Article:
Employees are mostly satisfied with their company’s response to COVID-19, but there has been a change in sentiment concerning employee benefits, according to a series of surveys.
The Hartford’s Future of Benefits Study, which polled U.S. workers and human resources benefit decision makers in early March 2020 just before the COVID-19 outbreak and again in mid-June, found that many employees continue to view their benefits positively, but their perceived value of the benefits provided and their trust in the company to make the best benefits decisions have declined.
Nearly two-thirds (65%) of employee respondents agree that their company’s overall response to the pandemic has been adequate. Employees express the most satisfaction with employers in regard to maintaining communication with employees (68%) and the least satisfaction with flexibility in response to employee needs (child/family care) (59%). Employees are also satisfied with their employers when it comes to:
- taking steps to ensure a safe return to work experience (64%);
- creating a supportive working environment (63%); and
- listening to employee concerns (61%).
But when asked to rate their organization’s overall benefits package compared with what other employers are offering in their marketplace, only 44% rate their benefits as above average compared to 56% in Wave 1. In addition, 55% of employees say they trust their company is making the best decisions about the benefits available, compared to 61% in Wave 1.
“The pandemic has put pressure on the American workforce in ways few could have predicted and employees need support more than ever,” says Jonathan Bennett, head of Group Benefits at The Hartford. “Now is the perfect time for employers to address employees’ changing attitudes about benefits. As employee familiarity with benefits also declined, our research uncovered an opportunity for employers to increase trust by focusing more on communication, including education about their available benefits and what they cover.”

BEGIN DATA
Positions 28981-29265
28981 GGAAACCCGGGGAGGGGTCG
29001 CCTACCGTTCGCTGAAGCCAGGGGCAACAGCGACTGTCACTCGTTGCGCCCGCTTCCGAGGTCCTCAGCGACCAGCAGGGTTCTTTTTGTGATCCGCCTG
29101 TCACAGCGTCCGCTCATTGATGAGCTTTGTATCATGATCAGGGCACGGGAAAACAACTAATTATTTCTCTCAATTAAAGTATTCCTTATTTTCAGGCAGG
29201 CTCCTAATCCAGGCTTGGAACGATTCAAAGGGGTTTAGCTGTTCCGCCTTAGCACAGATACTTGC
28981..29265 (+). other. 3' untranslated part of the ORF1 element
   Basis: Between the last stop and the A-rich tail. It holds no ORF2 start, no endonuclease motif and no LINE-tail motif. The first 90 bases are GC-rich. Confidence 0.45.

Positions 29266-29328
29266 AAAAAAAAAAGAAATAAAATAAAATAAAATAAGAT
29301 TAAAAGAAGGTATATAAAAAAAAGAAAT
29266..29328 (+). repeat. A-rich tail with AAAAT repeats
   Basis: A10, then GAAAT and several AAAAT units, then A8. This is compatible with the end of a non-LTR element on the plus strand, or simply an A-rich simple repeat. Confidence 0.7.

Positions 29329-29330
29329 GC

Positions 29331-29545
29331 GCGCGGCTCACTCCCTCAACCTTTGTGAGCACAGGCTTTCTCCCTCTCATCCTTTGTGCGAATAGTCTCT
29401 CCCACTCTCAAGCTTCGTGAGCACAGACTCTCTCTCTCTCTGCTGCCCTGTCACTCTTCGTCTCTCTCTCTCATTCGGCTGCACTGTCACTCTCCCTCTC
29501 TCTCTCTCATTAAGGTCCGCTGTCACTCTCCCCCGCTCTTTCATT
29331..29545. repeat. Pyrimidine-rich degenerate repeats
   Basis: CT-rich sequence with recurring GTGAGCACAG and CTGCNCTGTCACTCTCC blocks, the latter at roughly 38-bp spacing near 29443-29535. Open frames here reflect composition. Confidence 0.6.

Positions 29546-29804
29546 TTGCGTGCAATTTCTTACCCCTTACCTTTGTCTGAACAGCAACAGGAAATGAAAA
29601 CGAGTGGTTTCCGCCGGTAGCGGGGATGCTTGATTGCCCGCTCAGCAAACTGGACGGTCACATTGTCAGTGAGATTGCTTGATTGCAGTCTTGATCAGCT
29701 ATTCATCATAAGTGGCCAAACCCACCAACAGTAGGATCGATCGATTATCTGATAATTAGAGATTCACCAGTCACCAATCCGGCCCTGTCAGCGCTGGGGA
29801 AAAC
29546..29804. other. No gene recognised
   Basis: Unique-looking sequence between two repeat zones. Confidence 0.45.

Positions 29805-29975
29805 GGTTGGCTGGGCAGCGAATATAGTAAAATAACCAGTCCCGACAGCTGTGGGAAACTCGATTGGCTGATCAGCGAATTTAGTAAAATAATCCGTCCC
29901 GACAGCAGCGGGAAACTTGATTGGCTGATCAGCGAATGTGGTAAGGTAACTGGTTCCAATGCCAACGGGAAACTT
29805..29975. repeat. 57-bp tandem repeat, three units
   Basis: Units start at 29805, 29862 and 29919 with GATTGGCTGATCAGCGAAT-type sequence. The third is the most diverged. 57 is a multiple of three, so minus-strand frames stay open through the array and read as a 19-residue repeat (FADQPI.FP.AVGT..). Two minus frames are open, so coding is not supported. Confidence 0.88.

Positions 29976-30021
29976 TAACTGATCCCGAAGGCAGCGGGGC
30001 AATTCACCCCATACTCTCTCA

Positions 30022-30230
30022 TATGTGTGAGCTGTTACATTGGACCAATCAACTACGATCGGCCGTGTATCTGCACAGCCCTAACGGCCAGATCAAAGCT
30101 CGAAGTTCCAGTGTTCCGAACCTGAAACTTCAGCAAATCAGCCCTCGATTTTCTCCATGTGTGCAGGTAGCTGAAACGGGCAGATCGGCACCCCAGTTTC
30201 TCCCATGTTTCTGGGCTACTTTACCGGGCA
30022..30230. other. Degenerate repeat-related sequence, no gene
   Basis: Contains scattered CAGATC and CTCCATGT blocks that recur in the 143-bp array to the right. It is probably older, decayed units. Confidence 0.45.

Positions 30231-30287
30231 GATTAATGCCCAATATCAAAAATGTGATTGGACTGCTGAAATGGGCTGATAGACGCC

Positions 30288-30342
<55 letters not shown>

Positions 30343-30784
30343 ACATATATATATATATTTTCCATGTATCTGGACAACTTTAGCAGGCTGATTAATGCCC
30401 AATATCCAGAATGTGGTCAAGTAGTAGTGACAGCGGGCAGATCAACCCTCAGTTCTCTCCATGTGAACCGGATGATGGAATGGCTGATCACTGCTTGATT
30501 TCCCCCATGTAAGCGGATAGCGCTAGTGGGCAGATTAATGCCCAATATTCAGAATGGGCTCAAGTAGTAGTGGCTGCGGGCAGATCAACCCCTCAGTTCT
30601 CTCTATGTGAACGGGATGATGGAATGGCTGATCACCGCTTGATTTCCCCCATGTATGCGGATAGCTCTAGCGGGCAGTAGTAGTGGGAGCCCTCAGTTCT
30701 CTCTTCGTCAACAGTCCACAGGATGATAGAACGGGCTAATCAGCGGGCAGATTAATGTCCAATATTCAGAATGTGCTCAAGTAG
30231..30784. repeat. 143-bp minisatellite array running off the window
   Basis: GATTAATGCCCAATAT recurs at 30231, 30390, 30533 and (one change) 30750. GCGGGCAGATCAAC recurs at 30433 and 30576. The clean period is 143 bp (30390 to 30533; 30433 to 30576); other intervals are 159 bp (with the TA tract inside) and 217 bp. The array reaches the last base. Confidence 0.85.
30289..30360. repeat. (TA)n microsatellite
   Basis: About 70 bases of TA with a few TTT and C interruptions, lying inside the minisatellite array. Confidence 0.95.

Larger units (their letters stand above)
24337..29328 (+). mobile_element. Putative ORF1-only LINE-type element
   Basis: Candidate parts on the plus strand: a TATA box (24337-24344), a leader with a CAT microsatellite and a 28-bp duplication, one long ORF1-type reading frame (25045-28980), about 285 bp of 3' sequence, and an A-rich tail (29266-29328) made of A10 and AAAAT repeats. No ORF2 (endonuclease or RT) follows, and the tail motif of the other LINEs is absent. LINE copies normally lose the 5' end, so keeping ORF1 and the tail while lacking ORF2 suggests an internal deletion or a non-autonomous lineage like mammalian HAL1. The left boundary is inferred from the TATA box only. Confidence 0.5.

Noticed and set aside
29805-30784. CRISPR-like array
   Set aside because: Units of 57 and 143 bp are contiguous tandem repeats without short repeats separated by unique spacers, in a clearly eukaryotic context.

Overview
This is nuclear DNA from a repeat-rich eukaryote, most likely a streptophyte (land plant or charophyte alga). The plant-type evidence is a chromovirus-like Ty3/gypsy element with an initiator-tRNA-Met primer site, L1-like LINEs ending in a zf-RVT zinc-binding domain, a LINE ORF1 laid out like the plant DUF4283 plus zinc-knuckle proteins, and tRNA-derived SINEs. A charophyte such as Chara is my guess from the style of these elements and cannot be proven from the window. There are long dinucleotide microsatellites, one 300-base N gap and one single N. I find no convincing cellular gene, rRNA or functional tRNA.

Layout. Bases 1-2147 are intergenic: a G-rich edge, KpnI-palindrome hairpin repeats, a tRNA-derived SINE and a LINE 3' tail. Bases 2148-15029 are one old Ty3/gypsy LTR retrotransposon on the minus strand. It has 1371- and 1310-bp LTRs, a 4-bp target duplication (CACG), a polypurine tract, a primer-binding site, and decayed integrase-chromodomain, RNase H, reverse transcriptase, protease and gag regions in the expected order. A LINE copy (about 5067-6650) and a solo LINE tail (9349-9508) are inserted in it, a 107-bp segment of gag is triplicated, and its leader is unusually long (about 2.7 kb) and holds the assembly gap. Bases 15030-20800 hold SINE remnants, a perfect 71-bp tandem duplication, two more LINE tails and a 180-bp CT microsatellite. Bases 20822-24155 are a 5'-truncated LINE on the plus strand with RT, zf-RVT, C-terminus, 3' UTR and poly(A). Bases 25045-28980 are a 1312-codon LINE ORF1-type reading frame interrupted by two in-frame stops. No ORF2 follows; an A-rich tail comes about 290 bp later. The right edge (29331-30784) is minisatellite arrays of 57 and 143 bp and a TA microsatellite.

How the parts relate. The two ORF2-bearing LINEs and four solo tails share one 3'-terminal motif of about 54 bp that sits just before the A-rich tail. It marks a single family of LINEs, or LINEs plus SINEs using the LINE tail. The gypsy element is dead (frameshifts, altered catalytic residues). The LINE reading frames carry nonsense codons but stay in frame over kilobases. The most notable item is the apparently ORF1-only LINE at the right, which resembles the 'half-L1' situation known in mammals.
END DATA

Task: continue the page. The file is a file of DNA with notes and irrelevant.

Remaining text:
Consequently, employers apparently are recognizing the need to do more for their workforce when it comes to benefits. More employers say they are likely to offer additional benefits and services not currently offered by their company. Among the benefits that employers had the greatest increased interest in offering from wave one to wave two include:
- Employee assistance programs (EAP) (38% to 56%)
- Hospital indemnity insurance (34% to 48%)
- Student loan repayment plans (27% to 38%)
- Behavioral/mental health services (42% to 51%)
- Wellness benefits (42% to 51%)
Virtual Enrollment and Education
Not surprisingly, how employers will educate their workforce about benefits and facilitate enrollment is also changing. Sixty-three percent of employers say their company’s open enrollment strategy will lean more on online resources this year due to COVID-19, the study found. Smaller employers (fewer than 50 employees) are the least likely to depend more strongly on online resources (42%).
And while employers are shifting to more online resources, many plan to offer a mix of options:
- An all-online benefit education and enrollment experience (50%)
- Ability/access to enroll in benefits during business hours (45%)
- Ability/access to enroll in benefits outside of business hours (43%)
- Enroll in benefits in person with a HR contact/benefits advisor (42%)
- Enroll in benefits with the help of a virtual assistant (36%)
- Telephonic enrollment (30%)
The Hartford’s 2020 study was based on an online survey fielded in two waves. The first was fielded from Feb. 27-March 13, 2020, among 761 employers and 1,503 employees; the second was fielded from June 15-30, 2020, among 567 employers and 1,038 employees. The employers surveyed were HR professionals who manage/decide employee benefits and employees surveyed were actively employed.